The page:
A recent obsession of the cosmetics industry, blue light has become public enemy number one: it is harmful for health and contributes to skin aging. But, where does it come from and how does it act on the body? CosmeticOBS enlightens you in this article.
Natural or artificial, it is ubiquitous. So, to protect yourself properly, you should know where it comes from.
Where does blue light come from?
As it is part of the white light emitted by the sun, it is mainly of natural origin. Its wavelengths go from 380 to 500 nanometres.
Blue light can also be artificial. It is a component of LED lamps (combination of short blue wavelengths, with a yellow luminophore to create white light). LEDs are now pretty widely used, since they can be found in low-energy light bulbs, computer, smartphone, TV screens, etc.
Blue light’s main hazard is related to its radiation intensity and charge higher than that of natural light.
It was shown that blue light has toxic effects on the retina and crystalline lens.
ANSES (French Agency for Food, Environmental and Occupational Health & Safety) actually published a report in 2010 to warn consumers about the dangerousness of intensive exposure to blue light.
More recently, it is its collateral damage in relation to skin aging that was highlighted: it disrupts the integrity of the skin’s molecular structure.
It was demonstrated that lipids – components of the lipid cement in the stratum corneum – become oxidized when they are exposed to it.
This oxidative stress is induced by the absorption of high quantities of blue light, cumulatively. Face and hand skin is constantly subject to outdoor pollution, in particular energy aggression, which the sun is mainly responsible for, but digital pollution is also to be addressed.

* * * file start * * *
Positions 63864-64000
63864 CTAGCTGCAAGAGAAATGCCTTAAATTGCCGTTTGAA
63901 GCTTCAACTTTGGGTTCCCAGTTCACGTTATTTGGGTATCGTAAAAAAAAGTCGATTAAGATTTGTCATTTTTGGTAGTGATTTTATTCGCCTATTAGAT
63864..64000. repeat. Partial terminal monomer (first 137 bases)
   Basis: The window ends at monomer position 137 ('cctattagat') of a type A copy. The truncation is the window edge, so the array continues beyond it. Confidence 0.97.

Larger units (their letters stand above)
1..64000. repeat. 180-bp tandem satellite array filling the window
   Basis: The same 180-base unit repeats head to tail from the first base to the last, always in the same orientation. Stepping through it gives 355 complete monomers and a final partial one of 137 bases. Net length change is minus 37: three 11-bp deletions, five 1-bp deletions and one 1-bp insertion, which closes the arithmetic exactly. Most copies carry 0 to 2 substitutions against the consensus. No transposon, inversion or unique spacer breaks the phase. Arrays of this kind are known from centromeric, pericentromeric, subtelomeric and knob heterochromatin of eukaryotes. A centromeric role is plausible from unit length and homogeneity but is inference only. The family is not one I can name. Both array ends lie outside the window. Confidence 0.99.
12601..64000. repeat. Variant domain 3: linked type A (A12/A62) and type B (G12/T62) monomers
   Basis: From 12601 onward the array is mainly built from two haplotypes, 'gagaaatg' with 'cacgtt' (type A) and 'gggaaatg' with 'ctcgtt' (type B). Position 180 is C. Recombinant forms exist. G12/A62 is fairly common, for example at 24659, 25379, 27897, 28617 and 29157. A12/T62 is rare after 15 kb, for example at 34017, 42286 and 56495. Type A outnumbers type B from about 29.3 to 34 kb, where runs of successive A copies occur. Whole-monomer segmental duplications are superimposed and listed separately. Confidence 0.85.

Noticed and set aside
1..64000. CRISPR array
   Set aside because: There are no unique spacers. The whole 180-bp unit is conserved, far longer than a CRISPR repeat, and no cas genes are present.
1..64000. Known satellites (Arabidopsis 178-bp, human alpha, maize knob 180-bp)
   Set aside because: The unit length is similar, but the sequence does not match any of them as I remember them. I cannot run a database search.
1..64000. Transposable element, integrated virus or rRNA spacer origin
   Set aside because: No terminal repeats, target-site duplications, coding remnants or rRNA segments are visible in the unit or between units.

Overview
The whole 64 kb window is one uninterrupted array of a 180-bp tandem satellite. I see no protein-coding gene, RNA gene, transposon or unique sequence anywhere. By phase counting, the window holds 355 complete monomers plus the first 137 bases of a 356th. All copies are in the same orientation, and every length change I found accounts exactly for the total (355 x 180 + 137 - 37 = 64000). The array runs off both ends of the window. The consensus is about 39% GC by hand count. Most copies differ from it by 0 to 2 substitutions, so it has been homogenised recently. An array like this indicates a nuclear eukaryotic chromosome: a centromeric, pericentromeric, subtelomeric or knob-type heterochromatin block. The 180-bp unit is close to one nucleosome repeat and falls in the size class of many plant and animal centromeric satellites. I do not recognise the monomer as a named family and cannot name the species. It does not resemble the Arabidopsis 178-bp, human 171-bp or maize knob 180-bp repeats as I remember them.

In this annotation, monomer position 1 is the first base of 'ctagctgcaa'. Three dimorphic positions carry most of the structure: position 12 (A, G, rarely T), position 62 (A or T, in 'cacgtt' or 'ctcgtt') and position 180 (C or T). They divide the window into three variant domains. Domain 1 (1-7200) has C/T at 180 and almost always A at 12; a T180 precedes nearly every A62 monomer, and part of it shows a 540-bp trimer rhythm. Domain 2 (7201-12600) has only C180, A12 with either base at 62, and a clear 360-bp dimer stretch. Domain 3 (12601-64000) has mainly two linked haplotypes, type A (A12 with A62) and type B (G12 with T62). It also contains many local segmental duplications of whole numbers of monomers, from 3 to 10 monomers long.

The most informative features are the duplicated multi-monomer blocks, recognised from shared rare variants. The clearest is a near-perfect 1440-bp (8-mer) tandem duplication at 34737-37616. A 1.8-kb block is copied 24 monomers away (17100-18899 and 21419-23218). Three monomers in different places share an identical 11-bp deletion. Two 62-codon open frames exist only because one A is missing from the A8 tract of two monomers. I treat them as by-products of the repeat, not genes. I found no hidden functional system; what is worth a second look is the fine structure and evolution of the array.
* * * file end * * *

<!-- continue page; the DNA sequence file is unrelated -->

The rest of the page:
Keratinocytes are receptive to blue too. This wavelength makes the skin produce superoxide ions which alter its quality. Usually, the body protects itself from them by secreting dismutase superoxide, an enzyme which transforms this “burning, oxidative” oxygen into much less aggressive a material.
However, as we age, the level of dismutase superoxide gradually declines.
In short, the older you get, the more sensitive you are to blue light and its harmful effects on the skin.
In addition to contributing to skin aging, blue light is responsible for the pigment spots observed in some pregnant women. Better known as “chloasma” or melasma, this phenomenon is a combination of the effects of visible light and a high hormone level, which increases the synthesis of melanin.
Dermatologist Thierry Passeron has shown that blue plays a role in the appearance of these spots. To prevent them, it is recommended to use an SPF50+ with an anti-blue light filter.
Blue light: a drug?
Despite all the accusations made against blue light, it is useful and beneficial when it comes to treating acne.
Indeed, when a patient’s seborrheic susceptibility contributes to unbalancing their microbiota, it can lead to creating a form of acne.
However, Propionibacterium Acnes, the bacterium responsible for it, contains a molecule which reacts to blue. If it absorbs light, the molecule becomes toxic for Propionibacterium Acnes.
In fact, LED treatment is already used in dermatology: it consists of blue light to kill the bacterium and yellow and red lights to enhance the healing process. There can be an alternative to medicinal treatments, in particular for pregnant women or other sensitive patients.
Today, many brands offer devices fitted with this technology at unbeatable prices. The idea is to take care of yourself without having to consult a practitioner. Although the LEDs in these devices are less powerful than dermatologists’, take precautions if you want to use these home devices, especially as devices with aesthetic purposes are in ANSES’s sights.
As society has been going digital at an extremely fast pace, the hazards induced by blue light have become a real topical issue. Cosmetics brands have understood that perfectly well, as they have been offering an increasing number of preventive beauty products.